The short film 'Dove: Patches' highlights how the right state of mind can unlock a powerful feeling of beauty that lives inside all women.
This follows what is claimed to be a first-of-its-kind social experiment conducted by Dove to prove that inside every woman is the power to feel beautiful, confident and radiant in response to research revealing that 80% of women feel anxious about the way they look.
Psychologist and New York Times
best-selling author, Dr Ann Kearney-Cooke (PhD Counselling Psychology), who has spent 30 years conducting scientific research around women's body image and self-esteem, guided the experiment.
During the experiment she invited the participants to wear a custom-made 'beauty patch' for two weeks, which would help them feel more beautiful. The women were then invited to keep a personal account of their life-changing experience throughout the two-week period. All the women agreed that wearing the 'beauty patch' helped to improve their self-esteem and to change their personal lives in ways that they had not imagined. At the end of the experiment, however, it is revealed that the 'beauty patch' contained nothing and that the power of believing in their own beauty influenced their feeling of beautiful.
"When a woman feels beautiful, she radiates happiness and confidence, which inspires her life in a significant way," said Dr Kearney-Cooke. "These women, like so many others, struggle to recognise their own beauty and it severely affects their daily lives. This ground-breaking experiment was designed to illustrate that beauty is a state of mind and that the power to feel beautiful comes from within." Beauty is a state of mind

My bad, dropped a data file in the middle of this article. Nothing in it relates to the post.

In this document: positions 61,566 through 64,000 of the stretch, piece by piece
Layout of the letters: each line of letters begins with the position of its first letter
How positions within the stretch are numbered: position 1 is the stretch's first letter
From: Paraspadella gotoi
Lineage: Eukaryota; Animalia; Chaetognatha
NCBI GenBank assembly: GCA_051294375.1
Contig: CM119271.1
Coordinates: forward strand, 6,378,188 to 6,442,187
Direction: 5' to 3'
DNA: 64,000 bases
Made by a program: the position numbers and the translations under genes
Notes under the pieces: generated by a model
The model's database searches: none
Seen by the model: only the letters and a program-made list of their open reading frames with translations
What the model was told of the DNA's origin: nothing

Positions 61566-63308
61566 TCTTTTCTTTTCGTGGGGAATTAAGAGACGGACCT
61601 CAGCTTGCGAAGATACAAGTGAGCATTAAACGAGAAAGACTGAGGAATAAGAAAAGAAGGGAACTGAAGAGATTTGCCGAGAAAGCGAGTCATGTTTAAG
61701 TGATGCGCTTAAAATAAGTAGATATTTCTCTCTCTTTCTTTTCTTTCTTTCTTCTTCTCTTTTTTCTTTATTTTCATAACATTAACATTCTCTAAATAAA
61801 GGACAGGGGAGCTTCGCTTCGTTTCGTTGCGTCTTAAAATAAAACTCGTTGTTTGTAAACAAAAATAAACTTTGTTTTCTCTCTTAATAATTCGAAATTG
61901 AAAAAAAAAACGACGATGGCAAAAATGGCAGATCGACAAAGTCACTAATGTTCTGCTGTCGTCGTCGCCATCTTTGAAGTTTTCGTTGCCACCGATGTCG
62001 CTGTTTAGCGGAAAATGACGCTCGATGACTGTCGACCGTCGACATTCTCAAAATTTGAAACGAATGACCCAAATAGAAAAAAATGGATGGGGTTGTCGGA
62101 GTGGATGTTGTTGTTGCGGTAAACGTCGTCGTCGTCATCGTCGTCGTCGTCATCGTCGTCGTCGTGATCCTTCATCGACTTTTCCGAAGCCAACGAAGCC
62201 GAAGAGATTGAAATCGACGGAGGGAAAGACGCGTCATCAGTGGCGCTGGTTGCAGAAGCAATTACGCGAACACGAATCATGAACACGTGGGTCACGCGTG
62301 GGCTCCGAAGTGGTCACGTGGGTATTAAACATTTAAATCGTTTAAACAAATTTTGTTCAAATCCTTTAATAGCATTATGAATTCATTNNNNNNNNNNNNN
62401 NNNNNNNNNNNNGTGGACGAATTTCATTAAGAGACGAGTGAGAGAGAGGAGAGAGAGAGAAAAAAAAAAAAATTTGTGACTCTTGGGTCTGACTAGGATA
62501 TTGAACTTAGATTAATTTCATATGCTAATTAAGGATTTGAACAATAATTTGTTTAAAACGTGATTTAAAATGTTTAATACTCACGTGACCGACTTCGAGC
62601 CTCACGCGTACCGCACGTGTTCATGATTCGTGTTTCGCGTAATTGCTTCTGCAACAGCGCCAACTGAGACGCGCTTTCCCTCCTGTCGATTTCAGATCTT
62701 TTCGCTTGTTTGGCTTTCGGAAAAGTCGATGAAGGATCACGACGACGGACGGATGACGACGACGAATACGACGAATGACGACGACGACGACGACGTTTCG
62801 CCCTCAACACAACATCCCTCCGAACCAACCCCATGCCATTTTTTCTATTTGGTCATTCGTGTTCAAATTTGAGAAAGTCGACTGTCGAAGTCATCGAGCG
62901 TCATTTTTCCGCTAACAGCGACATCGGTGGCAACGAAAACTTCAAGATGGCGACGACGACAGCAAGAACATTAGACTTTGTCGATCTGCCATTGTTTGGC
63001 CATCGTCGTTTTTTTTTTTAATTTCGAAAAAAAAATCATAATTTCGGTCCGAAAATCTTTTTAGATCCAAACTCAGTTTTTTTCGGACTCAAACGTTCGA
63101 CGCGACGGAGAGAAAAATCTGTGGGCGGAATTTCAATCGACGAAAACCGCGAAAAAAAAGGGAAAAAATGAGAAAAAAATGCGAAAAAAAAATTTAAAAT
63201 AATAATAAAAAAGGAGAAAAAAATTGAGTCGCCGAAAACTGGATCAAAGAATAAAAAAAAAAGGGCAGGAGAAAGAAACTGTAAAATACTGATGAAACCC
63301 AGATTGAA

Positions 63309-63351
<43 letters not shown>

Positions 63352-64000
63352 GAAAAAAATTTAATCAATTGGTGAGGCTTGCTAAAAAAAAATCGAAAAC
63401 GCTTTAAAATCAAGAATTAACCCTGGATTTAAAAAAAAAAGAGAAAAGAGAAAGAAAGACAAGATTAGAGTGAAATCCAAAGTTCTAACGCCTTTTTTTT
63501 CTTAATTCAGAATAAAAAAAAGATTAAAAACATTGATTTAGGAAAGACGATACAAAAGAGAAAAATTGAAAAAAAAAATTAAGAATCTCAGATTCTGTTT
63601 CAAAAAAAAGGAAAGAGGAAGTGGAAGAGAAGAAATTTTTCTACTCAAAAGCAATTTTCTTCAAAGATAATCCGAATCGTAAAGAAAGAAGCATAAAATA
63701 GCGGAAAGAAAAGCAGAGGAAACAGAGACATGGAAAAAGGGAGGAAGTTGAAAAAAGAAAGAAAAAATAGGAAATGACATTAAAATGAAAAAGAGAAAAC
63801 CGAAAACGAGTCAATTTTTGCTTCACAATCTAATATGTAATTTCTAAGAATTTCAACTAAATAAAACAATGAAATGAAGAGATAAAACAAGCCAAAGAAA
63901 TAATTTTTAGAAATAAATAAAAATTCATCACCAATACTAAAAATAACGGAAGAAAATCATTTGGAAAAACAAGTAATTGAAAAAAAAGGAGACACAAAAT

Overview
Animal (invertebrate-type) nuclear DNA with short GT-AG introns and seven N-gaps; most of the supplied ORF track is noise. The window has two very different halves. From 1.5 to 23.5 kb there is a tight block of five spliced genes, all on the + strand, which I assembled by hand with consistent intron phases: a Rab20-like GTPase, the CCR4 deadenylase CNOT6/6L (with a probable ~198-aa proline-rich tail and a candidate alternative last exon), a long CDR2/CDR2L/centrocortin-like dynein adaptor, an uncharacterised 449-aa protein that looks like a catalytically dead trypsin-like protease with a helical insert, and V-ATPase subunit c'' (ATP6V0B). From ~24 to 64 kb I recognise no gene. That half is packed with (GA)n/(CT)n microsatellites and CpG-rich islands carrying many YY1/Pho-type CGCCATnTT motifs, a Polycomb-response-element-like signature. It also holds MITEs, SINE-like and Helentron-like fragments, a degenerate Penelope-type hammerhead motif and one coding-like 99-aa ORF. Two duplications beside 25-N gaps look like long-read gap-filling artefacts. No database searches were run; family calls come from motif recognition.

Throughout the film, it becomes clear how low self-esteem affects many elements of the women's lives. As the women become more confident about the way they look, personal relationships flourish and they develop a more optimistic outlook on their daily routine. One of the women who participated shared that she felt ashamed of her arms and had always avoided shopping. A few days into the experiment, she started to feel more beautiful and invited her daughter to go shopping for the first time. The two of them spent an unforgettable day together and they tried on dresses that she had never dreamed of wearing.
The company hopes that all of the women's inspirational stories featured in the film will serve as powerful examples and encourage all women to develop a stronger relationship with their own beauty.
"We hear from thousands of women every day about how their complicated relationship with beauty affects their overall confidence and happiness," said Sphe Mjadu, public relations manager - Personal Care, Unilever South Africa. "By illustrating through the film that a positive state of mind and openness can help them feel more beautiful, we hope to inspire all women and help change the way they see themselves."
The company believes it is important for women to see the beauty in themselves so that they can inspire the next generation. The brand has set a goal of reaching 15 million young lives with self-esteem programming by the end of 2015 and has reached over 12 million to date.